The Connected Play art series grew from the Genuary 2022 prompt “Architecture”. Alex was intrigued by the complex results achieved from very simple content and decided to explore the possibilities of developing the concept further. It was also an opportunity to test some new coding skills; much of the editing that he would previously have done in Photoshop is now processed on the fly within the code. This is partly a good thing (his Processing/Java skills are improving) and partly a bad thing (he spent silly time obsessing with getting the lines to perfectly join).
The code (computer programming) reconfigures eight hand-drawn, straight lines into a complex system of interwoven shapes. The work draws on the biological concept of genotypes and phenotypes. In the genotype stage (the data within DNA), the code produces numeric data that corresponds to the composition and content of the output. In the phenotype stage (the physical manifestation of the genotype), the data is converted into visual content, using the lines to build thousands of interlocking forms. The work alludes to the complex patterns of synaptic connections that allow humans to learn and form memories.
The title “Connected Play” is a term from Christopher Alexander, Sara Ishikawa and Murray Silverstein’s book “Pattern Language“, which has had a very significant impact on Alex’s practice. He’s revisited this quotation in particular again and again:
‘The elements of this language are entities called patterns. Each pattern describes a problem which occurs over and over again in our environment, and then describes the core of the solution to that problem, in such a way that you can use this solution a million times over, without ever doing it the same way twice.’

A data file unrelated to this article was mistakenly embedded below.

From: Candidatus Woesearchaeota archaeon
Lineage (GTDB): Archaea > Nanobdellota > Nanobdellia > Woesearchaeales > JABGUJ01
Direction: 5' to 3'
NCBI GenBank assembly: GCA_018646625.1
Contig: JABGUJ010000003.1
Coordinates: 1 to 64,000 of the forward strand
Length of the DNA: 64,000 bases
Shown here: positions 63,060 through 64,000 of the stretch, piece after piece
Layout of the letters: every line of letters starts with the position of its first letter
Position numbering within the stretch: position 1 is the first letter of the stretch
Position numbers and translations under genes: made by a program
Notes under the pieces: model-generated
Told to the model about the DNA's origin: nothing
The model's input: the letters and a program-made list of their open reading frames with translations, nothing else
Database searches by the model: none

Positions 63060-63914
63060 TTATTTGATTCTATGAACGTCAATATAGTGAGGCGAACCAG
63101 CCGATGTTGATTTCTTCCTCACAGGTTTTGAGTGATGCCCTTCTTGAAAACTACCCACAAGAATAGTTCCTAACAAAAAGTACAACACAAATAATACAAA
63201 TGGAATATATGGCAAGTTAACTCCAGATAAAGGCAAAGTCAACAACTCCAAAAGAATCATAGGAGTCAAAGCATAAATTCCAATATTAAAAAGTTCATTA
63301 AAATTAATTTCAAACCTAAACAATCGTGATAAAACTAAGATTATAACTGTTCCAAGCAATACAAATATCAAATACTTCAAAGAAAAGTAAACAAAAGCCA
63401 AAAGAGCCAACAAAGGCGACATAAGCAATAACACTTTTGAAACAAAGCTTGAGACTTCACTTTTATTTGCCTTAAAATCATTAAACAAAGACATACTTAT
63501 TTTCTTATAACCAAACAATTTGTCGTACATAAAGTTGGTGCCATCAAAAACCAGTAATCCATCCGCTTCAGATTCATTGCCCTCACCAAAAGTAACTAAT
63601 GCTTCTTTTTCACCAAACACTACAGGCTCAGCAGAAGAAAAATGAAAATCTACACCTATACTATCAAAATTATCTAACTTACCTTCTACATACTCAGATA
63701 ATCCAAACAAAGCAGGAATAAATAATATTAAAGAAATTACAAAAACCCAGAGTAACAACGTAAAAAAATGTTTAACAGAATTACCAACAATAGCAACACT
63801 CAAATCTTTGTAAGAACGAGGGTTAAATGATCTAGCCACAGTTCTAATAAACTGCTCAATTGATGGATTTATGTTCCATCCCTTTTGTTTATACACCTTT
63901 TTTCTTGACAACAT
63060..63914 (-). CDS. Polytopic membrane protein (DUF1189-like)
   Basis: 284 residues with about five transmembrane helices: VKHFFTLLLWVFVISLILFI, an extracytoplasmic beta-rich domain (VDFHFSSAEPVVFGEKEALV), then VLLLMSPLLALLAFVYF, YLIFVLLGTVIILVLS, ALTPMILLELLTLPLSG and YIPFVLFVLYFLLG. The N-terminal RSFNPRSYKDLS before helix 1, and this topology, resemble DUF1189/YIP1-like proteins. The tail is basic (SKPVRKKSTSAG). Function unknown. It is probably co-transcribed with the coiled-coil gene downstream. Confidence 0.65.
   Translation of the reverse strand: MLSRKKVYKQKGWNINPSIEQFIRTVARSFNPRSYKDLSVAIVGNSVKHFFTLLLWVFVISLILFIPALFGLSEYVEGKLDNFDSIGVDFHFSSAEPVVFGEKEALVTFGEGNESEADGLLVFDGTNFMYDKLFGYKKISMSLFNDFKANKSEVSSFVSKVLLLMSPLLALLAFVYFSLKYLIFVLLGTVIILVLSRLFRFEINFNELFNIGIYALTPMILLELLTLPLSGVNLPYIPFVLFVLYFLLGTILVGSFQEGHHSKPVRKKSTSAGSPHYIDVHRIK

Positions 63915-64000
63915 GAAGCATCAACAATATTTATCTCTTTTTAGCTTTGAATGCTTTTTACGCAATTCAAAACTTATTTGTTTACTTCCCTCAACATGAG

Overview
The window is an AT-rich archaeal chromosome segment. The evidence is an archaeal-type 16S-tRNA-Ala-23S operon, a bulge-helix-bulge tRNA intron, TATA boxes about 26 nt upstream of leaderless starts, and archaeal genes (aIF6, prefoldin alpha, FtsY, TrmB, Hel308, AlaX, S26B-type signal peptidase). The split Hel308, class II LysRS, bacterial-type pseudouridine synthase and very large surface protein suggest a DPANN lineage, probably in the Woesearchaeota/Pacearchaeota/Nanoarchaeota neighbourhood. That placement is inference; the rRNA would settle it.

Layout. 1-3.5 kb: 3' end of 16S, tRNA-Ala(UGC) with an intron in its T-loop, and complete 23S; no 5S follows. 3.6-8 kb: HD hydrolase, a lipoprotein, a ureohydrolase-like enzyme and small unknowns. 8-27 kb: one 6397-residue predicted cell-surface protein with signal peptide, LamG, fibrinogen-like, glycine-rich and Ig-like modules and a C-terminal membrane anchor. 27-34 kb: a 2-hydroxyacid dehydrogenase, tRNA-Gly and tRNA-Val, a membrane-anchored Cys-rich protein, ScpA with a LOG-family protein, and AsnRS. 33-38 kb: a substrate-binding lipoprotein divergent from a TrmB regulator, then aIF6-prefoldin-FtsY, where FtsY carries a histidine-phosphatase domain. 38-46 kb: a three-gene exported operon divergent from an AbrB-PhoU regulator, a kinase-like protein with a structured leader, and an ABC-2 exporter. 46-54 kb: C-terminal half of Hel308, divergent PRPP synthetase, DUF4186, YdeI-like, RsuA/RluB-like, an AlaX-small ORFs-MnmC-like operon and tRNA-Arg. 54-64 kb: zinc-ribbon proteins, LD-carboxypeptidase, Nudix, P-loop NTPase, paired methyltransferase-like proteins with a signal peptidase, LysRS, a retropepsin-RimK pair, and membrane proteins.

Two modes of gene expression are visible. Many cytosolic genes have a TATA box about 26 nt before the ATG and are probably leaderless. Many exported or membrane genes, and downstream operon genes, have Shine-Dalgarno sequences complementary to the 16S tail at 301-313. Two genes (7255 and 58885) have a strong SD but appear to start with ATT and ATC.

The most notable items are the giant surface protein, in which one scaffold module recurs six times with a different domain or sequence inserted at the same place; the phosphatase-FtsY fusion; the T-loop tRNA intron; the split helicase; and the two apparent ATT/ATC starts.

The idea that existing structures (i.e. code that models composition methods) can be used to generate original new work (one-off prints) is central to his process. The term “Connected Play” seemed especially appropriate to the way the image is built up in modular sections in the series.
The development process involved testing a few different ways of assembling everything and experimenting with the weight of the lines and their proportions. The code alters the tone depending on the scale of the particular section, converting it to isometric perspective and adding it to the image piece-by-piece.
A visual grammar
The work also explores the concept of visual grammar as proposed long before Alexander and co. by Quatrèmere de Quincy, applying compositional rules (the grammar) to arrange the simple drawings into a complex whole, as well as Owen Jones’s “The Grammar of Ornament” (a key text on decorative design). In it, he proposes:
‘general laws [appear] to reign independently of the individual peculiarities of each [style].’
This maps well onto Alex’s practice – the code is the ‘general laws’ and the ‘individual peculiarities’ are the image library the code uses.
Buying or commissioning
Connected Play art is available as a series of archive-quality prints on paper. Browse and buy here.
If you’re interested in commissioning Connected Play at a different size or on another surface/substrate, please get in touch.